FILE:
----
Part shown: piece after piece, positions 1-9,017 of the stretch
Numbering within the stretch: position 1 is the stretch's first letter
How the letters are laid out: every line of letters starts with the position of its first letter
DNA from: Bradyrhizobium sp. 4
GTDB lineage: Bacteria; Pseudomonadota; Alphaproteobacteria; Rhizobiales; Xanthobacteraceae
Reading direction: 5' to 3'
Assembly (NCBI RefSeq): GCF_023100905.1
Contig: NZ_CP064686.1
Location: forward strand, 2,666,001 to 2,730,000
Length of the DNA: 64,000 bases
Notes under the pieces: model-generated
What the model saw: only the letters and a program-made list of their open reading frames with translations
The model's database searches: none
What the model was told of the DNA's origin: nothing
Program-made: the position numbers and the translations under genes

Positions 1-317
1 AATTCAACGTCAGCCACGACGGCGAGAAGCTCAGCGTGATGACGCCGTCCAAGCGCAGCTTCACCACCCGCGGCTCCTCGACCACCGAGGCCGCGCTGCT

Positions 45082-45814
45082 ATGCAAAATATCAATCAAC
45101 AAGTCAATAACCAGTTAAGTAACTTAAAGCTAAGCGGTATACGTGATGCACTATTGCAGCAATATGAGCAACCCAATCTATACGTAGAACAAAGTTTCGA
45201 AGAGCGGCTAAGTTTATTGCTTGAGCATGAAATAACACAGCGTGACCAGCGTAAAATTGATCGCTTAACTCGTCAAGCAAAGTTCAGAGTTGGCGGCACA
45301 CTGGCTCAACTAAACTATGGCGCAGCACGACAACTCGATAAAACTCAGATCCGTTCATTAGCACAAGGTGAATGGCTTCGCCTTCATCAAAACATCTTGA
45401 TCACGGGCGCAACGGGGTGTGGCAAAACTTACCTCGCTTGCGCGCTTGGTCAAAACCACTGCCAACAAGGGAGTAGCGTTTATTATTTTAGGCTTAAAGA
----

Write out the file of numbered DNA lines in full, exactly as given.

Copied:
Part shown: piece after piece, positions 1-9,017 of the stretch
Numbering within the stretch: position 1 is the stretch's first letter
How the letters are laid out: every line of letters starts with the position of its first letter
DNA from: Bradyrhizobium sp. 4
GTDB lineage: Bacteria; Pseudomonadota; Alphaproteobacteria; Rhizobiales; Xanthobacteraceae
Reading direction: 5' to 3'
Assembly (NCBI RefSeq): GCF_023100905.1
Contig: NZ_CP064686.1
Location: forward strand, 2,666,001 to 2,730,000
Length of the DNA: 64,000 bases
Notes under the pieces: model-generated
What the model saw: only the letters and a program-made list of their open reading frames with translations
The model's database searches: none
What the model was told of the DNA's origin: nothing
Program-made: the position numbers and the translations under genes

Positions 1-317
1 AATTCAACGTCAGCCACGACGGCGAGAAGCTCAGCGTGATGACGCCGTCCAAGCGCAGCTTCACCACCCGCGGCTCCTCGACCACCGAGGCCGCGCTGCT

Positions 45082-45814
45082 ATGCAAAATATCAATCAAC
45101 AAGTCAATAACCAGTTAAGTAACTTAAAGCTAAGCGGTATACGTGATGCACTATTGCAGCAATATGAGCAACCCAATCTATACGTAGAACAAAGTTTCGA
45201 AGAGCGGCTAAGTTTATTGCTTGAGCATGAAATAACACAGCGTGACCAGCGTAAAATTGATCGCTTAACTCGTCAAGCAAAGTTCAGAGTTGGCGGCACA
45301 CTGGCTCAACTAAACTATGGCGCAGCACGACAACTCGATAAAACTCAGATCCGTTCATTAGCACAAGGTGAATGGCTTCGCCTTCATCAAAACATCTTGA
45401 TCACGGGCGCAACGGGGTGTGGCAAAACTTACCTCGCTTGCGCGCTTGGTCAAAACCACTGCCAACAAGGGAGTAGCGTTTATTATTTTAGGCTTAAAGA